Sunday

26th May 2019

EU to target migrant smugglers

  • Triton, run by the EU's border agency Frontex, will have its monthly budget tripled to around €9 million (Photo: Frontex)

EU leaders on Thursday (23 April) declared war on migrant smugglers and promised to triple the monthly budget of the EU’s sea surveillance mission, Triton.

But broader efforts to address politically sensitive issues on a better distribution of asylum seekers and refugees largely fell to the wayside as leaders instead placed emphasis on giving the EU's surveillance mission Triton more cash, more boats, and more planes.

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  • The boat busting operation, entirely separate from Triton, would be led by the EU’s foreign affairs chief Federica Mogherini. (Photo: eeas.europa.eu)

EU president Donald Tusk following the summit’s conclusion briefed reporters saying that “saving lives is not just about rescuing people at sea, it is also about stopping the smugglers.”

This means Triton’s mandate won’t be changed to have a broad search and rescue mission but will remain primarily focused on surveillance and limited to patrolling Italy’s coastal waters.

The decision is set to disappoint aid organisations and the European Parliament who have called for an fully-fledged search and rescue on par with Italy’s now defunct Mare Nostrum naval operation.

"When people are dying right in front of our eyes, human decency demands that we hold out our hand to save them," said European parliament president Martin Schulz, with around 1,700 people already thought to have drowned this year alone.

More money for Triton

Thursday’s hastily convened summit was called in response to those deaths after the European commission proposed a ten-point plan for immediate action earlier in the week.

Triton, which is led by the EU’s border agency Frontex, is now set to get around €9 million a month from the EU budget for the rest of the year and well into 2016.

The surveillance mission currently has four fixed-wing aircraft, one helicopter, four open-shore and one coastal patrol vessels, and two patrol boats.

Its inventory is set for a big increase following pledges by member states to boost the number of military assets.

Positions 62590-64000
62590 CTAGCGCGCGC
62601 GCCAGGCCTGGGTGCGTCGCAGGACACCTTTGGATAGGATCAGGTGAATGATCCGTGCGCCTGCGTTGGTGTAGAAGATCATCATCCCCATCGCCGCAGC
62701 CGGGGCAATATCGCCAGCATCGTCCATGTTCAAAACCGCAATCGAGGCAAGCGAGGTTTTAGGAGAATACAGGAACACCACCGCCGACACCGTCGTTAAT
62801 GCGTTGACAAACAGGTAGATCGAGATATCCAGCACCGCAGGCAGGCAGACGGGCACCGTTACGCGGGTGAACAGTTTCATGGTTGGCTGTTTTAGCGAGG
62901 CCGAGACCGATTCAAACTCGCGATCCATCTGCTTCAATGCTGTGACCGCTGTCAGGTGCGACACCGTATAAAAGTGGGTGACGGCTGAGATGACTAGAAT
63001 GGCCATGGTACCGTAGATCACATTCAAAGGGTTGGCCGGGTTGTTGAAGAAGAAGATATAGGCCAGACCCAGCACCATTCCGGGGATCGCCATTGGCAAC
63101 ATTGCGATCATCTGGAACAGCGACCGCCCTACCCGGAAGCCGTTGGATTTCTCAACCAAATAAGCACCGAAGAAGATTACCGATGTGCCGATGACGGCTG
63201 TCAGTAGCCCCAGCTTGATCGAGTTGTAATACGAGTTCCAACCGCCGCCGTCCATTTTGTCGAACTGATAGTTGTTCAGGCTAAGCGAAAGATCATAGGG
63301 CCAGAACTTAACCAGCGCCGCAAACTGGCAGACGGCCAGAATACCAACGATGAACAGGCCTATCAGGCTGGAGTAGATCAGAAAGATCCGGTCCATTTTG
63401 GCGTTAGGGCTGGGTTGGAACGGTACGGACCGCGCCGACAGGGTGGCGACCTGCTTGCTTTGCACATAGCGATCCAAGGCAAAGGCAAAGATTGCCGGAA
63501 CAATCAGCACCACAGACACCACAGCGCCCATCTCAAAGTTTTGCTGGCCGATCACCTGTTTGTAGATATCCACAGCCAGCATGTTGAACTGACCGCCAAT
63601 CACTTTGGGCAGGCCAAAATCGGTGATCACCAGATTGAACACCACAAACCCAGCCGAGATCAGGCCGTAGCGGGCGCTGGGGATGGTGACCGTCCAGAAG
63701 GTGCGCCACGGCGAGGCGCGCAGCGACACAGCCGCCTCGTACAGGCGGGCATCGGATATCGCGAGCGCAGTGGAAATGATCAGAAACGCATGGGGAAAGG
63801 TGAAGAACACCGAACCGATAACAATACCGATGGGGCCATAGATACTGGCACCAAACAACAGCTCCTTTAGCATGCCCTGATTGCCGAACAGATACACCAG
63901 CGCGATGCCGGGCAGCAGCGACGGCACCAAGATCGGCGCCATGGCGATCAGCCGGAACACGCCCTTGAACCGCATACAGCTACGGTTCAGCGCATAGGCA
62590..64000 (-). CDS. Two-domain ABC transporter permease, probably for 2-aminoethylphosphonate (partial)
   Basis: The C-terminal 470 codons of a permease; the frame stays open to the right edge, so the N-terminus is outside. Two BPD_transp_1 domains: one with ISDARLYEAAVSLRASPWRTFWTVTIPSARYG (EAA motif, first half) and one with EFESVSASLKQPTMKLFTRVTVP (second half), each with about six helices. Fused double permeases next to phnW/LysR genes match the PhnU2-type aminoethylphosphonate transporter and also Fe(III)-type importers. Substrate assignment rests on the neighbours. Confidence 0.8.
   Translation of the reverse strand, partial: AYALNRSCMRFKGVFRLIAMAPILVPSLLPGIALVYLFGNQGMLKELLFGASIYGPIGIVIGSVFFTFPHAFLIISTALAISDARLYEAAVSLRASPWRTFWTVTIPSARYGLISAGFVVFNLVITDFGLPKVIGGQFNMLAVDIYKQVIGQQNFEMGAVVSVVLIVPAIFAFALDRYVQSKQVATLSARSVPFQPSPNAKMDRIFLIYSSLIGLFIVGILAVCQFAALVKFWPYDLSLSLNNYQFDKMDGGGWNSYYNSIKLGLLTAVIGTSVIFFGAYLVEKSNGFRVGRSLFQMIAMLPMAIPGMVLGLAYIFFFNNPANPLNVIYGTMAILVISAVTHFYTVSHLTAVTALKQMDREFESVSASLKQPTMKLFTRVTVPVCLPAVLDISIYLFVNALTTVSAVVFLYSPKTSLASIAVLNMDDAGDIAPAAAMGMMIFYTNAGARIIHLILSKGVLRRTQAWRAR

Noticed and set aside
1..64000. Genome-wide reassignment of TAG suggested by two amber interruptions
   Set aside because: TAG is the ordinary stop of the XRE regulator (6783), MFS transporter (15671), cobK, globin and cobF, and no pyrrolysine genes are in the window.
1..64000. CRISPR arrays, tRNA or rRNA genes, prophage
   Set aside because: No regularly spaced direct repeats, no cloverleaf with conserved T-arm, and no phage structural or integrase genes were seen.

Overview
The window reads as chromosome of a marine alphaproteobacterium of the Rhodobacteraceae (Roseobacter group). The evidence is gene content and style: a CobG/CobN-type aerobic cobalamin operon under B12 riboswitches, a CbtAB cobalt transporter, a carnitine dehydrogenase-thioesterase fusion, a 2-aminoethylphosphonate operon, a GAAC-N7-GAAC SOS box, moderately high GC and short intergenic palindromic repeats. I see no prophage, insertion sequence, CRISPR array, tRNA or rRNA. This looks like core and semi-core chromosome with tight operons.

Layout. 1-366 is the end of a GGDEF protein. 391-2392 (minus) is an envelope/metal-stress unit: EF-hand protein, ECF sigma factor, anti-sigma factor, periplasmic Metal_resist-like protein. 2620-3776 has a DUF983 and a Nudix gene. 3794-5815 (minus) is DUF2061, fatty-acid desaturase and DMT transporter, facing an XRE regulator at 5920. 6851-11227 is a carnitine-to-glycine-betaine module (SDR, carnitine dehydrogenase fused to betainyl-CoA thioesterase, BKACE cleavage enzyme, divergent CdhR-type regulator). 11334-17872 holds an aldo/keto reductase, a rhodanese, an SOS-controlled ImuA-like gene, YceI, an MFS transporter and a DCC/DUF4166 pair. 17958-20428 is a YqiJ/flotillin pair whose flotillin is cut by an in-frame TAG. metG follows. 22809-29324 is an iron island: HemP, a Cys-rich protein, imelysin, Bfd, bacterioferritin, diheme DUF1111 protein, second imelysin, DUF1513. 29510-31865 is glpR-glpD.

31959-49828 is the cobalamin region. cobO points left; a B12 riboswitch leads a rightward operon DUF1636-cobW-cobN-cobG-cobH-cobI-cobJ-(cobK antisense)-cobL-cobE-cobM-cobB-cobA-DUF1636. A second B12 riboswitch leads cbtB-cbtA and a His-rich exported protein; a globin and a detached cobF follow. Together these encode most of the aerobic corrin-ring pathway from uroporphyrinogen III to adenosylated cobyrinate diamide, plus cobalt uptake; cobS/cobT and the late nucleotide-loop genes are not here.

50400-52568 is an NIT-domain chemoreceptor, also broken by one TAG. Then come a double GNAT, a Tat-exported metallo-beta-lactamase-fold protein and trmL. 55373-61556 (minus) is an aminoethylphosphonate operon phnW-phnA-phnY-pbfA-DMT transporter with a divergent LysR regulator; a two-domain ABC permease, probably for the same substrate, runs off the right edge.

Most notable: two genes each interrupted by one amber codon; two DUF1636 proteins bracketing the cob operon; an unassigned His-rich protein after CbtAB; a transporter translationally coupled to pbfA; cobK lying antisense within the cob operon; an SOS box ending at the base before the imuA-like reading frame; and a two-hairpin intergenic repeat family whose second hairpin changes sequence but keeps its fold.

UK navy flagship

The UK is sending its navy flagship HMS Bulwark, which according to one UK source, won’t be limited to Triton’s 30 nautical mile range.

“[Bulwark] will go where it is needed,” he said, noting the boat could be deployed within a week. Britain also agreed to double to €1 million a year the amount money it contributes to Triton.

Germany, for its part, is offering ten ships and one naval vessel.

France said it will give three experts, an F-406 surveillance plane for 15 days in September, and a patrol boat for 30 days in November.

Latvia, Lithuania, Hungary, Sweden and others have also made pledges.

'Identify, capture and destroy'

Declarations made throughout the day by EU leaders to save more lives at sea have also resulted, in part, to a planned mission “to identify, capture, and destroy” migrant vessels “before they are used by traffickers.”

The terminology “before they are used by traffickers” led to suggestions that boats could be destroyed at port or on land. But one EU official dismissed the idea, noting that the boats would be sunk out at sea and possibly within Libyan waters.

The boat busting operation, entirely separate from Triton, would be led by the EU’s foreign affairs chief Federica Mogherini.

The plan still requires either a mandate from United Nation’s security council or a special request from Libya.

Both possibilities pose a number of problems.

For one, Libya has no functioning government to prove such a request. Second, a senior EU diplomat told reporters he is doubtful Russia, which sits on the UN’s security council, would ever agree to it.

French president Francois Hollande, for his part, plans on discussing the issue with Vladimir Putin when they meet in Armenia’s capital Yerevan on Friday.

Refugees

The lucrative trade is already feeling a squeeze as more and more boats used by the smugglers are either lost at sea or never recovered.

Meanwhile tricky issues like relocating refugees, despite making it into the final council conclusion, was barely discussed.

Governments had initially floated the idea of taking in 5,000 but then dropped the figure altogether.

Germany’s Angela Merkel said the EU didn't agree to a figure for the resettlement pilot project "because we felt that 5,000 would not be sufficient.”

The EU hosts some 36,000 Syrian refugees of which around 30,000 are in Germany alone.

Germany also received more than 200,000 asylum applications last year, one third of all those made in the EU. Germany, Sweden, Italy and France fielded nearly two thirds of all asylum applications.

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